First Selectmen and locally elected officials from towns across the state gathered Wednesday at the state Capitol to hold their state lawmakers accountable on a number of issues including the state budget.
One of those issues, which took many by surprise last week, was a May 12 letter from the Department of Public Safety. The letter informed towns with resident state troopers that they will have to pay a percentage of fringe benefits for the overtime the resident state troopers worked this year.
State Comptroller Nancy Wyman told the Council of Small Towns Wednesday that there is nothing she can do about the state’s decision to go after this money. She said the Department of Public Safety discovered an accounting error last April and should have been charging the towns for these benefits. However, she said waiting until may to inform municipalities about the error would upset her as well.
“They’re up in arms and I can’t blame them,” Wyman said.
The estimated $1 million in revenue that will be collected from the accounting glitch was included in Gov. M. Jodi Rell’s budget proposal, Wyman said.
Deep River First Selectman Richard Smith said his town’s $14 million budget is to be sent to a referendum vote next week and it’s too late to account for what may be thousands of additional dollars the town owes the state.
“My concern here is that it’s a last minute thing,” Smith said.
Smith said he’s now forced to scramble to speak to legislators about delaying the payment. Luckily, Deep River has just one state trooper. Smith said towns with two or three state troopers may be asked to pay tens of thousands of dollars.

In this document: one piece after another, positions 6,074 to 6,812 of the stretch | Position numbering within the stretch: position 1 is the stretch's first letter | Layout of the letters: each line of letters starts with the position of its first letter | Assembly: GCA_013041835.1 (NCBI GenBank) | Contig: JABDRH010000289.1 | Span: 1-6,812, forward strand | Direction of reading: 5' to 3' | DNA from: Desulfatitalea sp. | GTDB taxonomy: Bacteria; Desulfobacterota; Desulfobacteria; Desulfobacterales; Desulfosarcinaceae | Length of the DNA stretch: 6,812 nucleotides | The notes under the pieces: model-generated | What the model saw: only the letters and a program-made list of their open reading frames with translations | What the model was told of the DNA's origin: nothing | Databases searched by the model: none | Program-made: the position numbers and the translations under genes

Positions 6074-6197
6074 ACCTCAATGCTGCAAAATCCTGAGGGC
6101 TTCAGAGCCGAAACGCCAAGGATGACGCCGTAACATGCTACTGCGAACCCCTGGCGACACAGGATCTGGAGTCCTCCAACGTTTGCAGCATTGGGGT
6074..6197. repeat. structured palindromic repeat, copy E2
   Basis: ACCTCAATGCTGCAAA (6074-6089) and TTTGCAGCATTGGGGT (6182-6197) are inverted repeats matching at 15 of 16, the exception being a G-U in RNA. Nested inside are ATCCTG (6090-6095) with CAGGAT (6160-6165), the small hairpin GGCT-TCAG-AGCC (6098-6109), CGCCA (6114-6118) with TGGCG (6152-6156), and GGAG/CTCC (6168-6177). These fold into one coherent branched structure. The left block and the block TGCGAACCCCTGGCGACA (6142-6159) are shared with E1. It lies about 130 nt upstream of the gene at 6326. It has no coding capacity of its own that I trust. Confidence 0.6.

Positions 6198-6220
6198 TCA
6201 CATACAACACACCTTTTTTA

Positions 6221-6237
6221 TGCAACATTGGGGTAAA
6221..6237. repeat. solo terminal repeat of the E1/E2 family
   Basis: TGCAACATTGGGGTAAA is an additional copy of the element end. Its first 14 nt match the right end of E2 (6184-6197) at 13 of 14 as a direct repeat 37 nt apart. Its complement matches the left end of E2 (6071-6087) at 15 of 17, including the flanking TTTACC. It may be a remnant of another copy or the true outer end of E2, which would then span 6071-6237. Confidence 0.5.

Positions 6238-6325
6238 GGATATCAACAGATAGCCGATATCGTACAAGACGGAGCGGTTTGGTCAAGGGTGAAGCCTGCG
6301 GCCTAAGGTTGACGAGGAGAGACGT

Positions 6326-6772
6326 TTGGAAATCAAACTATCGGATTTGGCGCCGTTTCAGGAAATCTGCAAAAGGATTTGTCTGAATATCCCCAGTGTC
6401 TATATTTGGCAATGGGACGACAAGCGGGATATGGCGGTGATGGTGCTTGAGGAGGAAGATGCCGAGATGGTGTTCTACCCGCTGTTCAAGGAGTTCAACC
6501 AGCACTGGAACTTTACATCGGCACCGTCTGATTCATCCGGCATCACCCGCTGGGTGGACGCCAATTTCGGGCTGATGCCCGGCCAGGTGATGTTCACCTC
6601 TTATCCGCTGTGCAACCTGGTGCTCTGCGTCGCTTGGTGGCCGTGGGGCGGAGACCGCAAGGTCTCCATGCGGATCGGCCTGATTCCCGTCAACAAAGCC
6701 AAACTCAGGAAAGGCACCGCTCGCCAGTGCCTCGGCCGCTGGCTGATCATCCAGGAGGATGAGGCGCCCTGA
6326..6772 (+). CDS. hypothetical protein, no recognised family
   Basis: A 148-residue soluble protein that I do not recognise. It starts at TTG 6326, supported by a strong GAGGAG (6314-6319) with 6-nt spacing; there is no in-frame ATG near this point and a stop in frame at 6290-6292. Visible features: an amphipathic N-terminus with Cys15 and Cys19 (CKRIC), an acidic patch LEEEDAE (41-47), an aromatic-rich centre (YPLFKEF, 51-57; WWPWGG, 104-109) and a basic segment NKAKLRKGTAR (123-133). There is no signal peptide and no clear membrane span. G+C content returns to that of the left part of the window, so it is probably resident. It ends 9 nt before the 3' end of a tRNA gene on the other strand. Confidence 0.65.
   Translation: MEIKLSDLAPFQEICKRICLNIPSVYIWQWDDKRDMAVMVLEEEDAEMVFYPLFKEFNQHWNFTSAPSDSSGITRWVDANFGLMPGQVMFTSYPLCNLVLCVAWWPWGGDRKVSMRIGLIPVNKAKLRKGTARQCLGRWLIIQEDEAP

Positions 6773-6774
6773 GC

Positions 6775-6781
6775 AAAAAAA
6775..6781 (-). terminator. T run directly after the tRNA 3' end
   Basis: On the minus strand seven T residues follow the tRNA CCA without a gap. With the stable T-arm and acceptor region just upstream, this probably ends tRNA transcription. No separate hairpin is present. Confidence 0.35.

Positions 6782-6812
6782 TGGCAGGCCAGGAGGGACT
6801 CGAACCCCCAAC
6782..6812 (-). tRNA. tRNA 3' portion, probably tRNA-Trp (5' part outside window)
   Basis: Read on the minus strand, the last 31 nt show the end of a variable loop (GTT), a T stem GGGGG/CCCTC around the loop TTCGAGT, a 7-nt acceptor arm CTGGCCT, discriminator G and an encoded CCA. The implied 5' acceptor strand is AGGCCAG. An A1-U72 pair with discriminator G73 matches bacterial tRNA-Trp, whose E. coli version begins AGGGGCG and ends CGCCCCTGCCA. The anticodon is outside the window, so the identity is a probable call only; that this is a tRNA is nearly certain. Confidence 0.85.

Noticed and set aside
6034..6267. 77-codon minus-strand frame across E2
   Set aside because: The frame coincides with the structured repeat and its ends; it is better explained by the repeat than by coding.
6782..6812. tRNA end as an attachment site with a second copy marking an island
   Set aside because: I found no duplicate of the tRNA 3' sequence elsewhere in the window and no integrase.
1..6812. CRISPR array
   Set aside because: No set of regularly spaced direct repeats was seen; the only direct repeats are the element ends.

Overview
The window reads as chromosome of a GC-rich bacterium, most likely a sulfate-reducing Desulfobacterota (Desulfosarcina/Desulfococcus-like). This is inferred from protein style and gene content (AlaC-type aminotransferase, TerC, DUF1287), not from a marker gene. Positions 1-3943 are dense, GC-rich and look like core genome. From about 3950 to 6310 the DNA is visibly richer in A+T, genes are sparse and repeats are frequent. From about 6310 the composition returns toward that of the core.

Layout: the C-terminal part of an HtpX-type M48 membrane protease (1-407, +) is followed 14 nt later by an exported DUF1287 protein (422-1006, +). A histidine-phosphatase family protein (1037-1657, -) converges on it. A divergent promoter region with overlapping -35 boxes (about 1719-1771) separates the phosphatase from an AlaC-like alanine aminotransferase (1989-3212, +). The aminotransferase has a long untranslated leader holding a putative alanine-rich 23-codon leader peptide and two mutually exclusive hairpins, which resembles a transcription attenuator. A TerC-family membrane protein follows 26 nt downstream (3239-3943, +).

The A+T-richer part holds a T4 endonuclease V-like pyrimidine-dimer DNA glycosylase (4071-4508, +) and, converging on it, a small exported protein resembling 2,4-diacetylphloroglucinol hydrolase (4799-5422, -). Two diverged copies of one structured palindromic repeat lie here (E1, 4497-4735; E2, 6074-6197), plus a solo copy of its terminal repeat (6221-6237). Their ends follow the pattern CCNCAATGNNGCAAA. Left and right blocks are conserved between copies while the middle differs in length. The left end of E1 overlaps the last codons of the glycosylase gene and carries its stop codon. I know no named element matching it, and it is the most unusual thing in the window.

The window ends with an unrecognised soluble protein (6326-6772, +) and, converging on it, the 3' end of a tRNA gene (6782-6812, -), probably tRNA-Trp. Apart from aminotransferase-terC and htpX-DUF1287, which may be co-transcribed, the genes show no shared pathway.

Already upset that Gov. M. Jodi Rell proposed shifting 100 percent of the cost of the resident state trooper program to towns, Smith said the resident state trooper program where the town pays 70 percent and the state pays 30 percent of the tab for the troopers, “is a very good system.”
The Democrat-controlled Appropriations Committee and the Republican budget proposal restored Rell’s cuts to the resident state trooper program.
While Sen. President Donald Williams, D-Brooklyn, said the state was trying to bring the same kind of accountability elected officials experience at the local level to the state budgeting process, many local officials seemed doubtful.
Simsbury First Selectwoman Mary Glassman said her town passed its budget Tuesday by a 4-to-1 margin. Simsbury’s budget included a modest 1.69 percent spending increase and a 0.5 mill rate increase.
“Where’s the accountability?” Glassman said.
Many local elected officials must put their budgets together not knowing what they will be getting in state funding.
House Minority Leader Lawrence Cafero, R-Norwalk, said that “at the very least we need to get a budget and get it quickly.” At the moment, he said, the state seems to be “nowhere” when it comes to state budget negotiations.
Local leaders also expressed concern about a number of other issues, such as unfunded mandates and probate court reforms.
Click here to read our report from earlier this week on the lack of progress in closed-door budget negotiations between the legislative and executive branches.